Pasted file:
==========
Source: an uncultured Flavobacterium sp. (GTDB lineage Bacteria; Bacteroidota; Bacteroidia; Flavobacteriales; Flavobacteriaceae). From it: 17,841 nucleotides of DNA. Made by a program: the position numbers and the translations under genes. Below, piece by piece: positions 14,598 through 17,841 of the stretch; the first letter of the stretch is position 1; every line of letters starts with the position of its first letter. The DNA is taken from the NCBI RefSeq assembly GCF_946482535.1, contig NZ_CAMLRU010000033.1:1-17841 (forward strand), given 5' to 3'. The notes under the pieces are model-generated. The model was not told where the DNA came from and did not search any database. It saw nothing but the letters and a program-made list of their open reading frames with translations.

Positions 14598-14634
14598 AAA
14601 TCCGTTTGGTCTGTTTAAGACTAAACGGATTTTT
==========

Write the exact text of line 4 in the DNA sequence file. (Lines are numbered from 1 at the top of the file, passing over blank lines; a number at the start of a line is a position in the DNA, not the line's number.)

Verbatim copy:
14601 TCCGTTTGGTCTGTTTAAGACTAAACGGATTTTT